A Silence Not at All Casual

Atilio Borón
https://cdni.rbth.com/rbthmedia/images/2018.02/article/5a746d7785600a37210db97e.jpgThis February 2nd was the anniversary of a date that was completely ignored by the deceitful global hegemonic press: the end of the Battle of Stalingrad (according to historians the bloodiest in the history of humanity) with the defeat of Hitler’s Wehrmacht at the hands of the Red Army and the civilian combatants of the Soviet Union.

This denial is compounded by the fact that the 75th anniversary of the liberation of the Auschwitz concentration camp in Israel was commemorated without, with few exceptions, a reminder that the liberator of those unfortunate captives condemned to forced labour and atrocious genocide was none other than the Red Army.

Auschwitz was not only liberated but was liberated by Soviet troops, something that the perfidious propaganda of the capitalist press does the impossible to conceal. The same is true of the Battle of Stalingrad, which marked a turning point in the Second World War.

The German offensive began on August 23, 1942 and ended, in defeat, on February 2, 1943. It is estimated that the losses incurred during these almost six months of bloody fighting accounted for some two million military and civilian casualties, the vast majority on the Soviet side.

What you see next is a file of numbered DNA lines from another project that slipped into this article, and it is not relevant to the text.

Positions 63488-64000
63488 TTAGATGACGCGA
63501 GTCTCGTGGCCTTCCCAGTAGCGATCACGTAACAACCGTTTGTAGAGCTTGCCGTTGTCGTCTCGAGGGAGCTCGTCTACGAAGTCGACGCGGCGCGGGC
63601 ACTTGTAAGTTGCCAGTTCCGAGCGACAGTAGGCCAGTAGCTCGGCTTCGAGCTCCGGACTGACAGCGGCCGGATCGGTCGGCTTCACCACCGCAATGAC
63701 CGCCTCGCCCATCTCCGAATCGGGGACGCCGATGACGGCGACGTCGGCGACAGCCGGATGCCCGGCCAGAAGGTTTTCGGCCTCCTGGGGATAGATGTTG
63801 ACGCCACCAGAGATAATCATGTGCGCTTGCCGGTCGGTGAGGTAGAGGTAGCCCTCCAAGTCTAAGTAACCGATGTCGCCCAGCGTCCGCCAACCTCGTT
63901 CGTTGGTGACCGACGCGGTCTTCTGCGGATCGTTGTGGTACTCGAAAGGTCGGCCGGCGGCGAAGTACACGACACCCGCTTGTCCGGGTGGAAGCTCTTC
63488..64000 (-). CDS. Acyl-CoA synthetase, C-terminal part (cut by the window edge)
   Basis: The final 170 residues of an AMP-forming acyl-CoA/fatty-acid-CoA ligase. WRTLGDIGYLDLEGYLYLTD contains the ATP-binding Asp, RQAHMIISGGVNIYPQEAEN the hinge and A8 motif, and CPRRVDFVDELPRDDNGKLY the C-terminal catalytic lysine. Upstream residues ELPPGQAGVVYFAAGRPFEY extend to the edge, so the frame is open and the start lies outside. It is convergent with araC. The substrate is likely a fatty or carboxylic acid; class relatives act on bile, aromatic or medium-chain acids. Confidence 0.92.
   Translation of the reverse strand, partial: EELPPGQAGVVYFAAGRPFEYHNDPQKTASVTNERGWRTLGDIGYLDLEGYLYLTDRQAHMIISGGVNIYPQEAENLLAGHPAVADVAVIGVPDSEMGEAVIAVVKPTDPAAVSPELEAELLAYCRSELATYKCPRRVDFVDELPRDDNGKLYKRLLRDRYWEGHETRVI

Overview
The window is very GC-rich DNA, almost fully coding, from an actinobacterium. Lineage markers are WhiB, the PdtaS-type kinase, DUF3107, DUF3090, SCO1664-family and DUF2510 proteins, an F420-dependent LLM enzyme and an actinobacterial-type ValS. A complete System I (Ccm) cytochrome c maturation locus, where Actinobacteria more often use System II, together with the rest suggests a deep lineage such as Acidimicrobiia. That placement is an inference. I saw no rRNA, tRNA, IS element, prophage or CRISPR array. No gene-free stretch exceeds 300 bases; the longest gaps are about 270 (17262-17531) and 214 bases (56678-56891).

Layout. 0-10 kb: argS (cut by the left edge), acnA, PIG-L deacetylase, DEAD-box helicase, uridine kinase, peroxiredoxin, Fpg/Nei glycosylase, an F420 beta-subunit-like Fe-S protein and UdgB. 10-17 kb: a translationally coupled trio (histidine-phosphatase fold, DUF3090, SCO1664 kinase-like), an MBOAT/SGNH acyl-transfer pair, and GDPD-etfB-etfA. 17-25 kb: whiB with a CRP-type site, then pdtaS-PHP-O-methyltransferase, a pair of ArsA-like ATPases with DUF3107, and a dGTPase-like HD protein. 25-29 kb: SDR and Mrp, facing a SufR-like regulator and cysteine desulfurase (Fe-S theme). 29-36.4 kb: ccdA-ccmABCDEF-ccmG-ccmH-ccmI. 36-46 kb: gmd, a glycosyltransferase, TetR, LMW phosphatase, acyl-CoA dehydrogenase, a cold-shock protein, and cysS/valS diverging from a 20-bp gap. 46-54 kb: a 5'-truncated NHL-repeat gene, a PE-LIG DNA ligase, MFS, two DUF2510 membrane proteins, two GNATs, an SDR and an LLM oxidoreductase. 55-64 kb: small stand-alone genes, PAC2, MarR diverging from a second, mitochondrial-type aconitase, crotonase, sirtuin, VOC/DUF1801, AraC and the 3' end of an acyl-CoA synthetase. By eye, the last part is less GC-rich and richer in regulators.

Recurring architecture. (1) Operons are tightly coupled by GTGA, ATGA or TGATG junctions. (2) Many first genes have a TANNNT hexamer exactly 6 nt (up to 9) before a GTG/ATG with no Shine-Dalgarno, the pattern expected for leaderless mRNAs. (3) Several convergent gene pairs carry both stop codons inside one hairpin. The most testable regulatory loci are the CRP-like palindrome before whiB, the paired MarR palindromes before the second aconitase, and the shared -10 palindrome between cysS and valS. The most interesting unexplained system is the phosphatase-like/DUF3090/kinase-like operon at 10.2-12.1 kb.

The city, now called Volgograd, was completely razed to the ground and in the last few weeks the fierce fighting was fought door to door. With the surrender of the invaders, a final page was turned that opened the door to the Allied victory in World War II and put an end to Nazi barbarism. A fact that should always be remembered.

There are many documentaries on the subject, most with a distinctly American slant. The one I’m encouraged to share is one of the least partial. But you have to take it with a grain of salt:

The important thing: without the Red Army and the heroism of the Soviet people, the Nazis would have eventually conquered the world. Never forget this simple lesson.